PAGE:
Analyse April 2018
Euro/Swiss franc outlook
The Swiss economy is breathing more easily, and the euro has strengthened. The euro rally has made Swiss exports more competitive, showing just how important the euro exchange rate is for Switzerland. As a result, Swiss businesspeople are scanning the horizon for clues about its future movements.
The shock caused when the Swiss National Bank (SNB) abandoned its minimum exchange rate of CHF 1.20 to the euro is still fresh in people’s minds (figure 1). Eventually, though, the euro has rallied, which has helped the Swiss economy. The euro has been boosted by the improved economic and political environment, but also by the SNB’s efforts to weaken the Swiss franc, and gained 9% in 2017, rising from CHF 1.06 to CHF 1.17.
Switzerland is a stable, well-run country. It has limited debts and low inflation. Its economy is very open, with large-scale exports and imports. For many years, therefore, the Swiss franc has been regarded as a safe-haven currency. Demand for Swiss francs tends to increase on any kind of geopolitical instability. The currency rises in response to unexpected economic or political developments that have negative connotations, and to events that cause uncertainty in the financial markets.
At the moment, factors likely to push the Swiss franc higher include weakness in the US or European economies, Brexit, North Korea’s nuclear programme and the Trump administration’s slide towards protectionism. However, because of Switzerland’s solid fundamentals, limited capital outflows and low inflation, positive surprises tend to have less of an effect and the Swiss franc does not weaken significantly.
The important role of the euro exchange rate
The European Union is the largest buyer of Swiss products, accounting for 40% of the country’s exports. The euro/franc exchange rate affects the prices of both exported and imported goods, and so plays an important role. If the euro weakens, life becomes harder for Swiss exporters compared with their foreign competitors. The exchange rate also affects inflation, output and employment. As a result, the SNB cannot completely disregard the European Central Bank’s monetary policy or the performance of the European economy.
The Swiss franc’s safe-haven status is not helpful for Switzerland’s manufacturing base. An excessively large and rapid rise in the Swiss currency can damage to the country’s economy. It pushes down productive investment and adversely affects tourism and retail sales. A study by SECO – Switzerland’s State Secretariat for Economic Affairs – has found that the franc’s recent strength has held back expenditure on R&D and innovation. The KOF Swiss Economic Institute (part of ETH Zurich university) has calculated that business investment fell by between 12% and 15% between 2015 and 2016. However, the impact has not been all bad. Lower import prices have limited costs, easing the pressure on exporters. Sectors like watchmaking and machinery have focused on improving quality and their exports have become more resilient.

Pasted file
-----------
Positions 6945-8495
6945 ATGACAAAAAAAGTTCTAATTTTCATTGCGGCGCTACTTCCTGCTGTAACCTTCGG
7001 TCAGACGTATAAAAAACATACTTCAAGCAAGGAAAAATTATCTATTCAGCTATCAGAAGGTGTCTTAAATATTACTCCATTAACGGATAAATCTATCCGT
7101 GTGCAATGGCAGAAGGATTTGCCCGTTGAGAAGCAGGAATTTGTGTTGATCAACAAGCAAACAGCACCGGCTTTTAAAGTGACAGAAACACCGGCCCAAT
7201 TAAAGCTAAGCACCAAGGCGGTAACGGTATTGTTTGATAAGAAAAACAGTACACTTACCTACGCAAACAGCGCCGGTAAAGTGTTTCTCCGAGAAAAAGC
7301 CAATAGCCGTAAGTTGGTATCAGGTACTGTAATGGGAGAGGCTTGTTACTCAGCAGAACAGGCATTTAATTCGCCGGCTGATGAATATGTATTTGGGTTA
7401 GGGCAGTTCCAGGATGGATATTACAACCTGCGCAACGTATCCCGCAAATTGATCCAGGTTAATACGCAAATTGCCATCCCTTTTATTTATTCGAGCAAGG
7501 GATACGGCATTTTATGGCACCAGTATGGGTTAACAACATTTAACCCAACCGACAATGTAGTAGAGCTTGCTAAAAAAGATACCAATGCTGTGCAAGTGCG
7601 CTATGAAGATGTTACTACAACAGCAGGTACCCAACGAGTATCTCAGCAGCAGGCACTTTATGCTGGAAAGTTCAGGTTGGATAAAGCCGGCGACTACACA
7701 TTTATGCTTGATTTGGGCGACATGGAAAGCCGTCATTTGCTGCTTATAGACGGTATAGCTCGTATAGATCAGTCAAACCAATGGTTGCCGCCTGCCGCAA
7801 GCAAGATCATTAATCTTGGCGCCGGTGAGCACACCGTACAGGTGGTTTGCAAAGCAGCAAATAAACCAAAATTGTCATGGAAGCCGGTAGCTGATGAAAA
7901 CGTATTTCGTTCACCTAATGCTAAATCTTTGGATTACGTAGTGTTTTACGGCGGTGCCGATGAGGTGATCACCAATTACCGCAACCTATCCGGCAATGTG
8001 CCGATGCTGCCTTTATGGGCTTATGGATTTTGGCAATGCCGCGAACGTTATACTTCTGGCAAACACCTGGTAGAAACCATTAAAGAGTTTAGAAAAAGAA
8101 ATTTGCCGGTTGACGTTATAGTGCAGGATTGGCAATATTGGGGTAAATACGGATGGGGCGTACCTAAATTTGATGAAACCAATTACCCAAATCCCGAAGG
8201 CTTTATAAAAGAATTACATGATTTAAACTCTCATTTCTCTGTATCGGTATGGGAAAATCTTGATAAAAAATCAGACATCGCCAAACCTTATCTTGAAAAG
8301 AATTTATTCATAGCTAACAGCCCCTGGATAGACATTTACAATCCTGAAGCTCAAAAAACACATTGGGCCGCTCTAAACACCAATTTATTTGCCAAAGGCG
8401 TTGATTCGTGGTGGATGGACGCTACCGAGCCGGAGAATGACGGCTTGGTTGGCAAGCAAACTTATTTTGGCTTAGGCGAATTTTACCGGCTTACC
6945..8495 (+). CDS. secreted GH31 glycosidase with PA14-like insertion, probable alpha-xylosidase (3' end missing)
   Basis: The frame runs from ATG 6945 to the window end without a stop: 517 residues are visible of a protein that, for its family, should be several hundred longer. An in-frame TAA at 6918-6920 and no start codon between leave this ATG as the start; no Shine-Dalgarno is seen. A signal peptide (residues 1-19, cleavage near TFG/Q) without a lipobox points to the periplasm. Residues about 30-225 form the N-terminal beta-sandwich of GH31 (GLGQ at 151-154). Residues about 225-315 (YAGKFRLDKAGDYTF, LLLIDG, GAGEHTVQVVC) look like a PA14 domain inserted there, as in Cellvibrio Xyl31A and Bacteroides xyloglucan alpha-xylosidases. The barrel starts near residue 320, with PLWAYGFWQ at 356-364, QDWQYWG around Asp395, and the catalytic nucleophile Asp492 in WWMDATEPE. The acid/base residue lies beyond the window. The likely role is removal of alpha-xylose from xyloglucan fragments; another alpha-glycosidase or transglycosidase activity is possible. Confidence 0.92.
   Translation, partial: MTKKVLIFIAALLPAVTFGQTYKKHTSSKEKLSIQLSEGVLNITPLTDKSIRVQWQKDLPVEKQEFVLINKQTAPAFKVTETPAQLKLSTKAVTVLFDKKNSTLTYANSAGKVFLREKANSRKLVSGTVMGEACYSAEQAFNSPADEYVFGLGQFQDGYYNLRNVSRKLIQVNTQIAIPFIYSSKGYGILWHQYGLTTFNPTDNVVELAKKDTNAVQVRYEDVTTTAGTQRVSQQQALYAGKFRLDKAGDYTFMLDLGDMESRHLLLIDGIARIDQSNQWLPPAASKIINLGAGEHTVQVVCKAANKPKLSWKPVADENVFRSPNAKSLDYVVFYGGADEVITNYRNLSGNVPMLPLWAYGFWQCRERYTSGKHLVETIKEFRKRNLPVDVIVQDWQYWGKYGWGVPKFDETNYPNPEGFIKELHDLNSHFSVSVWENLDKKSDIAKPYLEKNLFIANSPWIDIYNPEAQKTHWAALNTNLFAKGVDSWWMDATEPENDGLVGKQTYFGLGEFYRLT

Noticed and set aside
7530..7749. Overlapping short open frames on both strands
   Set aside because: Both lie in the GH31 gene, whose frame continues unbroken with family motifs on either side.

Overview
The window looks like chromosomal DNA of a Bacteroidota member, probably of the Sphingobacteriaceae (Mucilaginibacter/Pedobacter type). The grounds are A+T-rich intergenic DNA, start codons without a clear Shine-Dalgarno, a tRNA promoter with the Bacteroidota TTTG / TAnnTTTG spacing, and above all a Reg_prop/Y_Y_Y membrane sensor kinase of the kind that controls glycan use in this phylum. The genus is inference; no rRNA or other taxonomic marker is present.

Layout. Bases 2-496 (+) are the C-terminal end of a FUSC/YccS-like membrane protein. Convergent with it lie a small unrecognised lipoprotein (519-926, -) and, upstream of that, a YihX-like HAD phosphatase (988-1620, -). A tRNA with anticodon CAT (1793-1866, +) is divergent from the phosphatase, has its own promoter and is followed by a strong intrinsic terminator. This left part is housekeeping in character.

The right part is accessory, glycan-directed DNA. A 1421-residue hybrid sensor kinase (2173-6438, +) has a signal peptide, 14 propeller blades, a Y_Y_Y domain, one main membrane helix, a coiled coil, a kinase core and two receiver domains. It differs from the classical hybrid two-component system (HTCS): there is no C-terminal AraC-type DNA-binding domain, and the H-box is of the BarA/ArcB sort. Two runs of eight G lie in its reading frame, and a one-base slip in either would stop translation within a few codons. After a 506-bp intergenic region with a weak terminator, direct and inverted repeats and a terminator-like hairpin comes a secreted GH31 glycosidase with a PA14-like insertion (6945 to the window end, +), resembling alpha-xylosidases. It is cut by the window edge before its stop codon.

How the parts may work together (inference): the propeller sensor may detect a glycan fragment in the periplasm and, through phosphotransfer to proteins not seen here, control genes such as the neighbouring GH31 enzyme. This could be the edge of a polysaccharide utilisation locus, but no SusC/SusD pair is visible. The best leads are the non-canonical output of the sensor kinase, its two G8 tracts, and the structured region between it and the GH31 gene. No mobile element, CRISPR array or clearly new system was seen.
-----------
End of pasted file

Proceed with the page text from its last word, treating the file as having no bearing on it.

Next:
The Swiss franc in 2018
How will the Swiss franc perform this year? Before making forecasts, we need to look at the current situation. There is now less political risk in Europe, particularly in France and Italy. Despite the Federal Reserve’s rate hikes, the US dollar has weakened against most other currencies. The SNB is ready to intervene to reduce upward pressure on the franc, and intends to pursue an expansionary monetary policy in order to stimulate inflation and support Swiss economic activity (figure 2). In the SNB’s view, although the Swiss franc has recently weakened against the euro, it remains too strong, which is bad news for inflation and economic growth.
As a result, we expect the euro to rise moderately against the Swiss franc, to around CHF 1.18-1.22. Any larger rally is unlikely in our view. Because of the Swiss government’s balanced budget and current-account surplus, the franc’s long-term strength should not be underestimated. It should also be noted that the dollar is currently oversold and could rebound.
Fig. 1. Swiss franc exchange rate against the euro and US dollar.
Fig. 2. Currency reserves and Swiss-bank sight deposits held at the SNB (millions of francs).
Bonhôte Group news
Strong growth for the Bonhôte Group in 2017
The Bank’s net income totalled CHF 3 million in 2017, 55.2% higher than the 2016 figure of CHF 1.93 million. The increase was driven by good performance in the financial markets and, most importantly, further growth in our asset management client base. Portfolios and funds managed by the Bank delivered impressive returns, resulting in higher operating revenue, while expenses remained under control.
Asset management expertise recognised by Lipper
In the 2018 Lipper Fund Awards for Switzerland, Bonhôte won the “Mixed Asset CHF Balanced” category for its Bonhote Strategies - Monde (CHF) fund. We are delighted to see our investment strategy recognised in these awards, which for more than 30 years have been given to funds and fund management companies whose risk-adjusted returns have exceeded those of industry peers.
Acquisition of FidFund Management SA in Nyon
Banque Bonhôte & Cie SA has acquired real estate fund management company FidFund Management SA, in partnership with CACEIS (Switzerland) SA. This strategic investment marks a decisive new stage in the vertical integration of Bonhôte Group’s property investment services, positioning it as a front-runner in Swiss real estate management.
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